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Fitness Starts Here

How to Stick to Your New Year's Fitness Resolutions

Over the last few years, more people than ever have joined gyms. The start of a new year is without a doubt the busiest time of year for new membership signups, with the ‘new year, new you’ soundbites people hear on TV still resonating in their ears.

Sadly, despite the increasing number of gym memberships and people taking up fitness New Year’s resolutions, only a small percentage of people manage to stick it out and make going to the gym or living an active and healthy lifestyle a consistent habit beyond the first few months. There’s a wide ranges of causes for this, but we’re going to look at some of the main reasons people struggle to keep their fitness resolutions, and what you can do to avoid falling at the first hurdle.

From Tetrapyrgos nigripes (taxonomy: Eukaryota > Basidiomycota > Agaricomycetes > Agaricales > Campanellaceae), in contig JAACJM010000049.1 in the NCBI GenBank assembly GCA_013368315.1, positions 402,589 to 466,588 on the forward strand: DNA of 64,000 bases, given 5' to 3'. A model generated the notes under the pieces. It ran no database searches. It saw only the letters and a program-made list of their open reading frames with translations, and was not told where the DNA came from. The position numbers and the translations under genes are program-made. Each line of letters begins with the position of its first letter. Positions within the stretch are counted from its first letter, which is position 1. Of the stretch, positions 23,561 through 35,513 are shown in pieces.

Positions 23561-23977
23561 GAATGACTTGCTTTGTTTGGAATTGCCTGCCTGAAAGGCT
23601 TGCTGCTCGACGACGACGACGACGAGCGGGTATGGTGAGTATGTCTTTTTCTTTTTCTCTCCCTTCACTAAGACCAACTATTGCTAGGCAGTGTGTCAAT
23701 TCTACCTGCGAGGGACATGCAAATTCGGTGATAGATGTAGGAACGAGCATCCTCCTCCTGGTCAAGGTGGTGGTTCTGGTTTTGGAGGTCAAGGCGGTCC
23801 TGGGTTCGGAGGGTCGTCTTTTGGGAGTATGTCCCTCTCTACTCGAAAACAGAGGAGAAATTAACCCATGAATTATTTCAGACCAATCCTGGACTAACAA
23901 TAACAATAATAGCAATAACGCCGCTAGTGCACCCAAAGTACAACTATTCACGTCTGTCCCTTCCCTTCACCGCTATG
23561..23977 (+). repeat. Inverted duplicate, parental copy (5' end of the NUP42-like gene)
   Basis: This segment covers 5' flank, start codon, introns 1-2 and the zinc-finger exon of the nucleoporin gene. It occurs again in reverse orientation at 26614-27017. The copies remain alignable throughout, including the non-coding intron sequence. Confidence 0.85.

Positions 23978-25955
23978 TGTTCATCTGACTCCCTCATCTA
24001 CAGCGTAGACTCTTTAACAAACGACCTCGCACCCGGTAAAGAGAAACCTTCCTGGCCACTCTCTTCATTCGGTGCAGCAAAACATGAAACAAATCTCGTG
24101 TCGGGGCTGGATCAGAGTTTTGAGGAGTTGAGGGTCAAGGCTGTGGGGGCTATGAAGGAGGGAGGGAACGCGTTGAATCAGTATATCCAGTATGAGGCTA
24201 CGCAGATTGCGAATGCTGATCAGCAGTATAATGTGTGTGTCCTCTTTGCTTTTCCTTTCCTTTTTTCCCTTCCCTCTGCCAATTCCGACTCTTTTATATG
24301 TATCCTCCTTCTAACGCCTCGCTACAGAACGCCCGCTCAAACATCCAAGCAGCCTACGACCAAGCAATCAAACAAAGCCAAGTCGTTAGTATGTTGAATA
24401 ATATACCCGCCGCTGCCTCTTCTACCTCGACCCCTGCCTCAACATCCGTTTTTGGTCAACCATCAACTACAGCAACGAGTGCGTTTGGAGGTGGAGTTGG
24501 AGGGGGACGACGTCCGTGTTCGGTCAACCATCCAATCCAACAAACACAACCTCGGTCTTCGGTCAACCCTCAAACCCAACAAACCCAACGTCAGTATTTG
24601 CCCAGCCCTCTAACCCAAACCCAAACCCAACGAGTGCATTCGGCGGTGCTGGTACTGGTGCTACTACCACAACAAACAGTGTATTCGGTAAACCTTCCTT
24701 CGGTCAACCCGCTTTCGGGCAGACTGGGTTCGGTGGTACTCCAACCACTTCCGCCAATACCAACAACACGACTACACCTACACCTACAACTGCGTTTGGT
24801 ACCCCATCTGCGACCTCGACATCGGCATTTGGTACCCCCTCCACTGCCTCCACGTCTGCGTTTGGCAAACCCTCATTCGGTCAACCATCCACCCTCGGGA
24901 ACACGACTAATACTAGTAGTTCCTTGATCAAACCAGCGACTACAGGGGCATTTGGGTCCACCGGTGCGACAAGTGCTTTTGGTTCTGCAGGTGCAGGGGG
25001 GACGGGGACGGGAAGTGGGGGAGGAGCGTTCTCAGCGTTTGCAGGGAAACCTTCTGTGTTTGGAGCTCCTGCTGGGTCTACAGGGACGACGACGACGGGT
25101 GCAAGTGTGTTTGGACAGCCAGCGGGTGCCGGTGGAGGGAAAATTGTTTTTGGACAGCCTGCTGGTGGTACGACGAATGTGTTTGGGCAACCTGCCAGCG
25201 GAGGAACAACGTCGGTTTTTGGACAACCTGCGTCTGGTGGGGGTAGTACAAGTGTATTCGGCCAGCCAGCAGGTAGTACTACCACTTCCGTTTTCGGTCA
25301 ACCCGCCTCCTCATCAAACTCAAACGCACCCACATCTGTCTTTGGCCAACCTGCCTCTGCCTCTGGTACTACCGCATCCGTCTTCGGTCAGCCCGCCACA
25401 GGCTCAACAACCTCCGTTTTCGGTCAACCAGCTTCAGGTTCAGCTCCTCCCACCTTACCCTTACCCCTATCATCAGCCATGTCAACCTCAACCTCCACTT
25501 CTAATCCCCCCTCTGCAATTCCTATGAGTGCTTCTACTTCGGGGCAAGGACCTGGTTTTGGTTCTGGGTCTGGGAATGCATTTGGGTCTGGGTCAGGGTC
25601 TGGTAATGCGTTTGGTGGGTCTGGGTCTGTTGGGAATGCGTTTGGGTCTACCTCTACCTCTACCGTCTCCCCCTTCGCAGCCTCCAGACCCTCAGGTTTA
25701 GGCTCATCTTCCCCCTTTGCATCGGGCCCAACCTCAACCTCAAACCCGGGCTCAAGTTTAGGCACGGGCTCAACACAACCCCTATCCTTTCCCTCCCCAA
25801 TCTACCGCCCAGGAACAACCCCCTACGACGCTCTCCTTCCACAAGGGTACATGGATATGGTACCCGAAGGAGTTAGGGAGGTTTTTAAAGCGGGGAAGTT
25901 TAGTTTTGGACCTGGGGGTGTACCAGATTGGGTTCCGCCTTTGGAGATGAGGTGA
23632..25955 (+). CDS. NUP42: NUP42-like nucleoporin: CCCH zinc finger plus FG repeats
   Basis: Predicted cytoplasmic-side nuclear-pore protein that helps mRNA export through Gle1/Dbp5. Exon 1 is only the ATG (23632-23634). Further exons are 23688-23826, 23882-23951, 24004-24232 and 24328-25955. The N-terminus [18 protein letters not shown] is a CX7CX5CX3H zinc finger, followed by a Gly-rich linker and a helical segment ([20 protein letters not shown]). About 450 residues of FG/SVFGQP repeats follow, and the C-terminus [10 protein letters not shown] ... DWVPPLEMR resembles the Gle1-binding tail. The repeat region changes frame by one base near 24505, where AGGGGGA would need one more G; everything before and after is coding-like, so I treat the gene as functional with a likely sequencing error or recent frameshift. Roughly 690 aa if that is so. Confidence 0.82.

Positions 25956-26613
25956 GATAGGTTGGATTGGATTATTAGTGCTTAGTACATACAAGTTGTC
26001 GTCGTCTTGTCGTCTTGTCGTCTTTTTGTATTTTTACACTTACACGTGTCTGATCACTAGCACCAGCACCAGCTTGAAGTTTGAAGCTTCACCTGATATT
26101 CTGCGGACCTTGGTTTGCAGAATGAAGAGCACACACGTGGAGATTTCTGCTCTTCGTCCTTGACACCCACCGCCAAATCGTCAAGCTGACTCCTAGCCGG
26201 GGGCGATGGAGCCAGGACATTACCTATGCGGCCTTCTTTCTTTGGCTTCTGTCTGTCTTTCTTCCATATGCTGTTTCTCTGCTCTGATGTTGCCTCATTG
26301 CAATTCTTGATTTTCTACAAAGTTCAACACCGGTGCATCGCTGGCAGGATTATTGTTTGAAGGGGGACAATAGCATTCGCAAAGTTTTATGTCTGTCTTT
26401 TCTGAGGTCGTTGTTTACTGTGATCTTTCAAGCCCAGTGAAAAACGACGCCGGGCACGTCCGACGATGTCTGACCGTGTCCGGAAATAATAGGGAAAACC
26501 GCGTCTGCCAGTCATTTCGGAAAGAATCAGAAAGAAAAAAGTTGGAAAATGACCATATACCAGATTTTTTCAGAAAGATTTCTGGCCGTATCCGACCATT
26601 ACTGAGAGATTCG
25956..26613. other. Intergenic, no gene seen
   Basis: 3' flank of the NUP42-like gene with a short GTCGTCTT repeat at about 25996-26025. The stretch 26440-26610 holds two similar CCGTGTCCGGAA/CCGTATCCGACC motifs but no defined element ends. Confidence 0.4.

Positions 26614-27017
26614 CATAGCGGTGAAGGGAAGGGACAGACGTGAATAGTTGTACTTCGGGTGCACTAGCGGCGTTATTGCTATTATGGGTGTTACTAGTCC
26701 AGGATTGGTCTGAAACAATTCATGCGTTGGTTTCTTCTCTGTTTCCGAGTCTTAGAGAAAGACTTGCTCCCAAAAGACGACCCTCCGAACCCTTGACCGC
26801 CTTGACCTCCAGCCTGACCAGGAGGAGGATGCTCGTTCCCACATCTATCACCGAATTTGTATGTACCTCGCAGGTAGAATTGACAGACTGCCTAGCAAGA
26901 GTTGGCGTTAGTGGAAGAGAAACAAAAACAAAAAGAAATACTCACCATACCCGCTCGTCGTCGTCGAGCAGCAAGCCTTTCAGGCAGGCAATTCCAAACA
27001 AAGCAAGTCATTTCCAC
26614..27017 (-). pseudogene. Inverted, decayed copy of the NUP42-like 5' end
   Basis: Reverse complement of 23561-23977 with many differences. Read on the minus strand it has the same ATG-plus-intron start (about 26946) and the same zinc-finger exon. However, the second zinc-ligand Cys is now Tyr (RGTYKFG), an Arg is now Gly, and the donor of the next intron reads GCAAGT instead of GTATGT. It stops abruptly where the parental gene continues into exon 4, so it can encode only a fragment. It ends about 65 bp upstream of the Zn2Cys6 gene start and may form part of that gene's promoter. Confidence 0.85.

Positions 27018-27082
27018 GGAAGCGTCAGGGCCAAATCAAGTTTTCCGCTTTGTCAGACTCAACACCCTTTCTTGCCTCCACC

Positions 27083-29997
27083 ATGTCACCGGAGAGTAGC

You only have to look at the ‘promises’ of easy weight loss and/or muscle gain in magazines, books, supplements and exercise DVD’s to see that selling these easy, quick fix, fitness products is the way in which they sell their products. This also often warps the expectations that people have about the results they ‘should’ be getting within weeks. Unfortunately, this not the reality for a vast majority of people and this kind of marketing leads people to expect ‘too much, too soon’ – it can be disheartening if people don’t see the rapid improvements they have been ‘sold’.